Shock Value 2009 - North Carolina Science Olympiad

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Transcript Shock Value 2009 - North Carolina Science Olympiad

Adam Steiner
Mark Quakenbush
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Concepts of electricity and magnetism
Uses of electricity and magnetism
Circuit design, building, and analysis
Format:
◦ Qualitative and quantitative test questions
◦ Lab activities and questions
◦ Timed stations (state tournament, also possible but
unlikely at regionals)
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Non-programmable calculator
Writing utensil
One page of notes, front and back
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Ohm’s law
Forms of energy produced from electricity
Battery principles (types of batteries and how
they work)
Circuit schematics
How current moves in a circuit
‣ Parallel and series resistors: equivalent resistance
‣ Definitions of electrical terms: volt, ampere, ohm,
potential/voltage level
‣ Physically building a circuit that includes
elements included on sheet: batteries, resistors
(includes motors, bulbs, sound-producing
devices), wires (includes connectors like alligator
clips)
‣ Know how to use voltmeter (in parallel) and
ammeter (in series)
‣ Graphs of current, voltage vs. time
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Principles of electromagnets (magnetic force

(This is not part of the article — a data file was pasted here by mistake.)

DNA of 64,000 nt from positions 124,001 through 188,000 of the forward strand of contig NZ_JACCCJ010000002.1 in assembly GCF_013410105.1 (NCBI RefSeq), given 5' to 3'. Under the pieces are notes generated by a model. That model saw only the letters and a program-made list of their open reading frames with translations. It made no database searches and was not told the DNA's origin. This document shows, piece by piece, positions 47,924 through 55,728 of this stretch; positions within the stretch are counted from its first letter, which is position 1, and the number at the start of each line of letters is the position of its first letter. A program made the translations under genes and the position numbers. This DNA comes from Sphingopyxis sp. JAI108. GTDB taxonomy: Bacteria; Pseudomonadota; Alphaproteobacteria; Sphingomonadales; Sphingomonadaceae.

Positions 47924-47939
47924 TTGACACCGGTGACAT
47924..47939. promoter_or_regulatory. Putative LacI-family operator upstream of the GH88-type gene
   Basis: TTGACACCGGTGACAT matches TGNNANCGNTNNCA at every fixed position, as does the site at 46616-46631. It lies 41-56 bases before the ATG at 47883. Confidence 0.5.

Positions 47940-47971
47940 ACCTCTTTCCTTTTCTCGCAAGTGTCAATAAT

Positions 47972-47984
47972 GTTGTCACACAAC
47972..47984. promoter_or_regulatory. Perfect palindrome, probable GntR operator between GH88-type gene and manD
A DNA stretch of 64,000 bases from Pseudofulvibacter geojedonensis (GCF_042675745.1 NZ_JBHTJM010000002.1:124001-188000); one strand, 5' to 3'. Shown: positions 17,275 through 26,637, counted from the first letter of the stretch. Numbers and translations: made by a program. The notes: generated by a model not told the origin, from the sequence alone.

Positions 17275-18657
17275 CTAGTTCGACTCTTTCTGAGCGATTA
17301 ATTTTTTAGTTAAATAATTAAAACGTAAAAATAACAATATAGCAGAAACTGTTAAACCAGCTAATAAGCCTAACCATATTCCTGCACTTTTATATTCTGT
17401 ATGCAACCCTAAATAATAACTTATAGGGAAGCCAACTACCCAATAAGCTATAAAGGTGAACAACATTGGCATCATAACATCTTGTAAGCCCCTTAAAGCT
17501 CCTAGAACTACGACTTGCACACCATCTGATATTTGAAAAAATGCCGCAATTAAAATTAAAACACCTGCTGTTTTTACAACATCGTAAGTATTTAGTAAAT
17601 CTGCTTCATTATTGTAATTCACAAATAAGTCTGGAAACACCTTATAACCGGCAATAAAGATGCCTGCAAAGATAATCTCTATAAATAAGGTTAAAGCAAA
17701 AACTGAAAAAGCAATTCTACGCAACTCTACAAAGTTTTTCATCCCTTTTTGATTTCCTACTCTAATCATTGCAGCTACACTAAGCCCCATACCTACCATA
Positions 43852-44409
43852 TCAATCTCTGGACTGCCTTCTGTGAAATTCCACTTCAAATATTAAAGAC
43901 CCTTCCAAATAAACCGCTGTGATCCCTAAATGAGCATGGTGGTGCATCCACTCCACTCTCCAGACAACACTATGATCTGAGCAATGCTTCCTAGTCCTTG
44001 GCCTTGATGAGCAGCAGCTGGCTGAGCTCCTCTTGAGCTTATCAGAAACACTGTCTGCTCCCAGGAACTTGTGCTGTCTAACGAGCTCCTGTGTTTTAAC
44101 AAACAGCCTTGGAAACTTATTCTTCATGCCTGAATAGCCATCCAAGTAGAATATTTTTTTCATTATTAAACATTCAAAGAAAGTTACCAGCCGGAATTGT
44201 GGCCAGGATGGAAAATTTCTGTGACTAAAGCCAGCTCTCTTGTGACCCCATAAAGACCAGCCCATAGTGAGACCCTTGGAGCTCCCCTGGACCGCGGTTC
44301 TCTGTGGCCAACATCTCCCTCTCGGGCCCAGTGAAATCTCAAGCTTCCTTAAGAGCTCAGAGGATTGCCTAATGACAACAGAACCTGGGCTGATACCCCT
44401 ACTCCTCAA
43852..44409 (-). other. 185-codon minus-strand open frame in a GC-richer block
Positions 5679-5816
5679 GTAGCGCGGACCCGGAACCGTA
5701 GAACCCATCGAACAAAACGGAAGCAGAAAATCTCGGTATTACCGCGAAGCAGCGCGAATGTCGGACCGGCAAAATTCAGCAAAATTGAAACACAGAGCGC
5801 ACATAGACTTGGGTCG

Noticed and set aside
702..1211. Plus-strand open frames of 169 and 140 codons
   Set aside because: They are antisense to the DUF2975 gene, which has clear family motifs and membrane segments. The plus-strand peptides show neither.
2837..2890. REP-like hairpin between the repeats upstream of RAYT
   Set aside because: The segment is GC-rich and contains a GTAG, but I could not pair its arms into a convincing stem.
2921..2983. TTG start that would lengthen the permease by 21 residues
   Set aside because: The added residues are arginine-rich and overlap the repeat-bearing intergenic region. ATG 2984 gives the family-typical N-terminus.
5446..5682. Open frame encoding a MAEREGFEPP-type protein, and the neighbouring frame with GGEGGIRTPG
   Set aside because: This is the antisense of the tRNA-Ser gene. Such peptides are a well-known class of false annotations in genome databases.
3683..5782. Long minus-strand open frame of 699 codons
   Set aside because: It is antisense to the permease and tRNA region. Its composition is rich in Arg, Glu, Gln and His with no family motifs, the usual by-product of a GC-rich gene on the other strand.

increases with turns and current)
Principles of magnets (permanent magnets)
Know what magnetic fields look like inside
coils, outside wires, and from magnets
Earth’s magnetic field, its general shape, and
how it makes compasses work
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Work with different equipment as much as
possible
Learn the math (there isn’t much), and be able to
use equations at the pre-algebra level
Focus on applying concepts
Try to get an understand physically what voltage,
current, resistance physically are—if you can
think of it in terms of electrons, great, but there
are also models of pushing objects, pumping
water, etc.
Know general trends of the electricity and
magnetism concepts on the event sheet
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Knowledge of and experience with
measurement equipment
Understanding and interpretation of graphical
data
Ability to translate diagrams to physical
systems and vice versa
Circuit construction and analysis techniques
Making predictions and comparisons based
on conceptual knowledge
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Bring a watch
Don’t panic if the answer isn’t obvious or
straight from a formula on the notes page.
Work from what you know and what is given.
Make sure both students competing have
practiced both hands-on skills and theory.
Some degree of specialization may be helpful,
but make sure that they can integrate these
two areas to solve complex problems.
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Wikipedia
HowStuffWorks.com
http://www.scioly.org/wiki/Shock_Value
Magnetism and Electricity units from 8th grade
NC science textbooks
Glencoe Physical Science (high school level
textbook, chapters 21 and 22 cover E&M)
Practice event will be posted soon on
www.sciencenc.com
E-mail any questions (general or specific) to
[email protected] or
[email protected]